Thursday, February 21, 2008

slow journey

On the train this morning, we got as far as Barnham when I observed the ticket inspector guiding three rather noisy women through the train.

"B27", they were yelling. Or "B26", or 8. "Is this coach B, or coach A?"

"Coach B", the inspector reassured them, obviously used to this. Then he cleared his throat.

"Excuse me, Madam", he said, "but I'm afraid you're sitting in this lady's seat". He looked down at a seated woman and then gestured towards one of the three women behind him.

"I've got a seat booked too", the woman cried, immediately affronted. "B48. But I couldn't find it. So I took this one".

"All the same", the inspector ruled, "you'll have to move, I'm afraid. Your seat is back there".

The lady's face hardened, yet her tone turned pleading. "I'm disabled. So if I move it'll take me some time. You'll have to hold the train for me".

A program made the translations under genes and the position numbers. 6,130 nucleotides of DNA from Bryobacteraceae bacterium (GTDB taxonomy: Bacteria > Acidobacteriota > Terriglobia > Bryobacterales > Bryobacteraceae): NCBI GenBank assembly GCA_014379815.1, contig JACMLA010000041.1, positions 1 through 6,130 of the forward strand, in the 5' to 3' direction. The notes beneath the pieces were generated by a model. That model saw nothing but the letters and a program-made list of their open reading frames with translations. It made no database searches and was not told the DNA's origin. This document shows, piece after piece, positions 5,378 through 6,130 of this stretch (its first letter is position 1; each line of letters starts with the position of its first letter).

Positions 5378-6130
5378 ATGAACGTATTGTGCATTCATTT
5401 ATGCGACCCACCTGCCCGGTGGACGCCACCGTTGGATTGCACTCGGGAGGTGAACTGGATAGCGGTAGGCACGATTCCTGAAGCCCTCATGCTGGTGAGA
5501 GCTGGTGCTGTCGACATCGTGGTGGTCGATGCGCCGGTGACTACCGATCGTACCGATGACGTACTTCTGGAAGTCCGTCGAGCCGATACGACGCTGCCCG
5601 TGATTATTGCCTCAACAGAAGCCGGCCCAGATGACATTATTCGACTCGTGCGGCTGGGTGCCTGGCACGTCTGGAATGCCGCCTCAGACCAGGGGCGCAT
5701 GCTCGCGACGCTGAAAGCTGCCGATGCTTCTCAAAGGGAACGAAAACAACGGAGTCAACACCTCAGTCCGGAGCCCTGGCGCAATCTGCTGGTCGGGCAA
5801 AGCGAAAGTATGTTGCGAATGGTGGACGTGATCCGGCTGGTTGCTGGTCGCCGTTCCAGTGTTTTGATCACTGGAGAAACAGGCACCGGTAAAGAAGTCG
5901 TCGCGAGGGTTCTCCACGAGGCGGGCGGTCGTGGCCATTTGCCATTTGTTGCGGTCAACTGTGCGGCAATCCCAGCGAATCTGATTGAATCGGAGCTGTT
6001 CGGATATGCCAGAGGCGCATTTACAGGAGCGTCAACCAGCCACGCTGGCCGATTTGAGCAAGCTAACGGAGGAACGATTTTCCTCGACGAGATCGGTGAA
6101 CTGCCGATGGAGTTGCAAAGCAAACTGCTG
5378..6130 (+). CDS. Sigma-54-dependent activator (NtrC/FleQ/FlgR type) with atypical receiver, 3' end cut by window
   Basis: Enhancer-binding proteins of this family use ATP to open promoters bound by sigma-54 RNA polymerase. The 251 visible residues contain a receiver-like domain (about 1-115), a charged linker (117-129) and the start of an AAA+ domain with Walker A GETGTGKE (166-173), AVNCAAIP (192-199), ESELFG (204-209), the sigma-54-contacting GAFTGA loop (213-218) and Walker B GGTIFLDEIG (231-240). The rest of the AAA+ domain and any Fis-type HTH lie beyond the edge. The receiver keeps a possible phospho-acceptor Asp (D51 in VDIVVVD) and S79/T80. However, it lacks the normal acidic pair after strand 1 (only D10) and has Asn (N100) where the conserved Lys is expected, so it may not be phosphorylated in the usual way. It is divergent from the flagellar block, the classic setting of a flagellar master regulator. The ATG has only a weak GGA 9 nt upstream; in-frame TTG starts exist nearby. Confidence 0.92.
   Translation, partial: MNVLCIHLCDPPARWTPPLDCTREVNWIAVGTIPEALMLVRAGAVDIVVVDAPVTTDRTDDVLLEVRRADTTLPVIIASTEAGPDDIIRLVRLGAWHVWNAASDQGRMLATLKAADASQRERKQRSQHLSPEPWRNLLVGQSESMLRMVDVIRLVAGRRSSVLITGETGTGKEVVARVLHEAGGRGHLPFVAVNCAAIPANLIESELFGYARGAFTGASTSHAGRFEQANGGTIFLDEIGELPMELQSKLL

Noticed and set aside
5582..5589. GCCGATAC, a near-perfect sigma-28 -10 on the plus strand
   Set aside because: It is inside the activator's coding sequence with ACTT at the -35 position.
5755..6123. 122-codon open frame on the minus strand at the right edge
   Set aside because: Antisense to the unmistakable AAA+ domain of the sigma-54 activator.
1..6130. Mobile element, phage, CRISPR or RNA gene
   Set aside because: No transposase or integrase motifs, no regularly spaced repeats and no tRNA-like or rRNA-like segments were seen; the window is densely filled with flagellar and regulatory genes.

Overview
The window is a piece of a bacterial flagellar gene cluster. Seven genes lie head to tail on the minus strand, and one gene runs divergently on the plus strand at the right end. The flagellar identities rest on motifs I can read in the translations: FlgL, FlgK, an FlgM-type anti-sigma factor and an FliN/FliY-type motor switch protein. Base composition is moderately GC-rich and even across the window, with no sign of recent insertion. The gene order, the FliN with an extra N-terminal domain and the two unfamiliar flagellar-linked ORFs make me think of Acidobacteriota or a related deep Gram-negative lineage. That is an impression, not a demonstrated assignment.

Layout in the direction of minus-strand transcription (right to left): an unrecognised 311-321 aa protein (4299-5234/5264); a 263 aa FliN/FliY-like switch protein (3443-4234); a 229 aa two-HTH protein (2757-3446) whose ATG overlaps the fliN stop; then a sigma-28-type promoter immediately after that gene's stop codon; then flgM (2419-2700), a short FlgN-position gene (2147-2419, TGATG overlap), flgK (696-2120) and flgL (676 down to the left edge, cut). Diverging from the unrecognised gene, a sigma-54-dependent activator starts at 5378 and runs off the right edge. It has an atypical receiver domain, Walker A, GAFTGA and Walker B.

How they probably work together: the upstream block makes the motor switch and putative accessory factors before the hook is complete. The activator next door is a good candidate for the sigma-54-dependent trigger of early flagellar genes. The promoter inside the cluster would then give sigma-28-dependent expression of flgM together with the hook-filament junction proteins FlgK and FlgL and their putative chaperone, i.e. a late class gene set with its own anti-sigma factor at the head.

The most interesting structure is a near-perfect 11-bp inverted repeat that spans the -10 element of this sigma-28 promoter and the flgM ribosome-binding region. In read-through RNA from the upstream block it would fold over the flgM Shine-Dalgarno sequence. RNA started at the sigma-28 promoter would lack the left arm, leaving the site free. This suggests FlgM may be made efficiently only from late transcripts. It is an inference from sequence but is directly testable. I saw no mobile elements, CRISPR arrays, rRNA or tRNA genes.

"Very well".

She paused, weighing up making a further fuss. And then, suddenly, addressing the women, turned all sweetness and light, muttering and sighing sympathetically.

I wonder why the sudden change of tone. Craning my neck round, I realise that it'll take some time before the other women are settled happily in their seats. I watch them as the disabled woman slowly edges out and - she's more observant than me - carefully helps them into their seats. All three women are blind. There's a dog, too, which must be accommodated, and several large rucksacks.

We're not going to be moving for a while. The driver clearly won't pull away 'til the inspector has worked the doors, and for the moment he's fully occupied. Eventually, perhaps fifteen minutes after the initial confrontation, all four women are seated. The inspector, the slightest smile playing on his lips, begins walking back to the door.

"Oh, hang on", cries one of the blind woman.

He turns back.

"I think one of my apples has rolled off under someone's seat".

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